From the first notes of Stevie Ray Vaughan’s “Texas Flood,” you can hear it loud and clear; that snarly tone is not just pure Stratocaster and amplifier! To get that bluesy edge, Vaughan plugged into a small green box – an Ibanez TS-808 Tube Screamer Overdrive Pro.
SRV used the Tube Screamer to drive his amplifier – either a Fender Vibroverb or a Dumble Steel String Singer, depending on accounts. The boost gain of the TS-808 pushed the amp to new levels of creamy distortion, adding a grit, a bite, a scream. It also thickened his tone to make his single-coil Strat sound – dare we say it? – almost like a humbucker-equipped Les Paul. But not quite. It was a unique tone, one that SRV cooked up, tasted, added a bit more spice, then adjusted again to create what became his trademark sound on his trademark solo on his trademark song.
“I use the Tube Screamer because of the Tone knob,” he told writer Frank Joseph just after the release of the Texas Flood album in 1983. “That way, you can vary the distortion and tonal range. You can turn it on slightly to get a Guitar Slim tone, which is how I use it, or wide open so your guitar sounds like it should jump up and bite you.”
Thanks in large part to Vaughan, the Tube Screamer has become one of the most widely used and beloved stompboxes of all time. Ironically, it was not a hit upon its debut, and the original versions of the TS-808 and successor TS9 were only produced for two or three years each.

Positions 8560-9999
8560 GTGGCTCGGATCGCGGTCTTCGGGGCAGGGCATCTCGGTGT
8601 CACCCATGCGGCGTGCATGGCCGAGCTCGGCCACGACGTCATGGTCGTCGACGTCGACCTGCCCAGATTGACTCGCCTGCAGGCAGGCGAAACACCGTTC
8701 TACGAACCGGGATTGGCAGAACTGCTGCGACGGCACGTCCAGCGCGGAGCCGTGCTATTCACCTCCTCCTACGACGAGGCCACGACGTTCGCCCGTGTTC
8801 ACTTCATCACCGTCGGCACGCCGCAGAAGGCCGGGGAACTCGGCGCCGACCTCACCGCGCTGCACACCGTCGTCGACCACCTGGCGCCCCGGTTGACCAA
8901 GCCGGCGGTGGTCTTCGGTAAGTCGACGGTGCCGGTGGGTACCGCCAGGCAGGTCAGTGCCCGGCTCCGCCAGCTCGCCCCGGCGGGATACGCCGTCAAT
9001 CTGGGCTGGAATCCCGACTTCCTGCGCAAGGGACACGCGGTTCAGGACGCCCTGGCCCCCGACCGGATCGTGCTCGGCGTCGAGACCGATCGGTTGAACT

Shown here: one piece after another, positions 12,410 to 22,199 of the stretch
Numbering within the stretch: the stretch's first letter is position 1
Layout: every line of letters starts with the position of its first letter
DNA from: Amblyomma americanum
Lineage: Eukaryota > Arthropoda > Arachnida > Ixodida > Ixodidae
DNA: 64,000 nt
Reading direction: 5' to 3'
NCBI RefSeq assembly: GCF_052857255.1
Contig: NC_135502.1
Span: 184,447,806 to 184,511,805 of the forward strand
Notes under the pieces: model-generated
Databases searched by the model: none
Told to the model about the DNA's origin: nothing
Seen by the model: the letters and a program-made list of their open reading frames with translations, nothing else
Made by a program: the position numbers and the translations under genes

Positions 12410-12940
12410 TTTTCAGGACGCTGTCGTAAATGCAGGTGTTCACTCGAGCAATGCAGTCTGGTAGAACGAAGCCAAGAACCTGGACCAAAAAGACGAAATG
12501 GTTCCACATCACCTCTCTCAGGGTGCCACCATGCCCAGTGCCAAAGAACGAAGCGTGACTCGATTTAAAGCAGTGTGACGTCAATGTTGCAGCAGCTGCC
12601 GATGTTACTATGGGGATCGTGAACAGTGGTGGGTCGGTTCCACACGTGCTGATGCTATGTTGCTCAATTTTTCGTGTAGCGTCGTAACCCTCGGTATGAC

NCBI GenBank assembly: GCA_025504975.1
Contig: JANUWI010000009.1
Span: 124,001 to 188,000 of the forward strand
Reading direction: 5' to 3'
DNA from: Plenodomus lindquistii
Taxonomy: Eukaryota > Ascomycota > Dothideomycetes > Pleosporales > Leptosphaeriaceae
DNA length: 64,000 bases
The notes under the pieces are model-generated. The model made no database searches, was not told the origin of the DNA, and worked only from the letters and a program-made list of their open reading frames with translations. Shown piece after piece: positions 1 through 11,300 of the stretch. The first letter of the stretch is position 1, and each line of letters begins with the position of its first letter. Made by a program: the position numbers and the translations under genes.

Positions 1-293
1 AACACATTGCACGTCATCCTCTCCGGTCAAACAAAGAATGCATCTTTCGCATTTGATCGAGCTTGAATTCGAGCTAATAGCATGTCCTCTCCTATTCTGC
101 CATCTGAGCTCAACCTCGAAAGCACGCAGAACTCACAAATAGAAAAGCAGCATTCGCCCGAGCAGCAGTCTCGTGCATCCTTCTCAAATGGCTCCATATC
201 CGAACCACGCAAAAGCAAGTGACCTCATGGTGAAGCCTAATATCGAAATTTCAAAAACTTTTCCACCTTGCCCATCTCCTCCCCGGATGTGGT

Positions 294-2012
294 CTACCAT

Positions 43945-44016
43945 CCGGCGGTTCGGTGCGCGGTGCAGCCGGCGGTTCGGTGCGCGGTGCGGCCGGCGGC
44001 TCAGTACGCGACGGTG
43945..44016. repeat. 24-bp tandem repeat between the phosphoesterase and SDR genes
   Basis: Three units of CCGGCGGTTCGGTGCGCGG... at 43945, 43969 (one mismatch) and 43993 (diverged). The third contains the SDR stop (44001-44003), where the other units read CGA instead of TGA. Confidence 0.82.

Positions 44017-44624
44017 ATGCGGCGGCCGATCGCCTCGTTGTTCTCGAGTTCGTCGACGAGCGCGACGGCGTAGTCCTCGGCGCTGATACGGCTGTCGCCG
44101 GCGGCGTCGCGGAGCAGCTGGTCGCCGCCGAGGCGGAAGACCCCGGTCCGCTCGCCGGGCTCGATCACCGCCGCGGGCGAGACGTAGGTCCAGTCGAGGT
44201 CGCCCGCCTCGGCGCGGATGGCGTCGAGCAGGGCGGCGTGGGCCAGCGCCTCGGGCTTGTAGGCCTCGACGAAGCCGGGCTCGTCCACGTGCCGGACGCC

The TS-808 was first marketed by Ibanez starting in about 1979; “Ibanez” was the “stage name” of the Hoshino Gakki company of Nagoya, Japan, which began in 1908 as a musical-instrument-sales division of a bookstore chain.
Ibanez was first known for its wacky electric guitars, but became infamous for its exacting copies of Fender, Gibson, and Rickenbacker models that ended in a legal slap of the hand. But while guitars like the Iceman remain collector faves, it was the accompanying Tube Screamer pedal that emerged as the company’s greatest offering.
The creation of Nisshin electronics designer S. Tamura, who used a simple clipping circuit to craft the pedal’s voice (its subtleness was central to the effect), the pedal was produced by the Nisshin Onpa company’s Maxon division, then licensed to Ibanez. A version was also issued under the Maxon moniker.
The pedal made its debut in the late ’70s, when most amp makers were embracing the bad new world of solidstate amps. Like Roland’s Boss OD-1 OverDrive of the same vintage, it was basically a tube simulator. The OD-1, however, clipped the guitar’s signal asymmetrically, similar to the effect of a vacuum tube, trimming the top and the bottom of the sound wave differently, resulting in a harsher sound. The TS-808 clipped it symmetrically, producing a smoother voice. This aided the Tube Screamer in preserving the original dynamics and clarity of the input signal and preventing it from getting too coarse or too muddy.
The TS-808 had an Overdrive knob to control distortion and a Level knob to adjust output volume. Differing from the original OD-1, it also had a Tone knob to dial in the amount of treble, and this became key to its flexibility.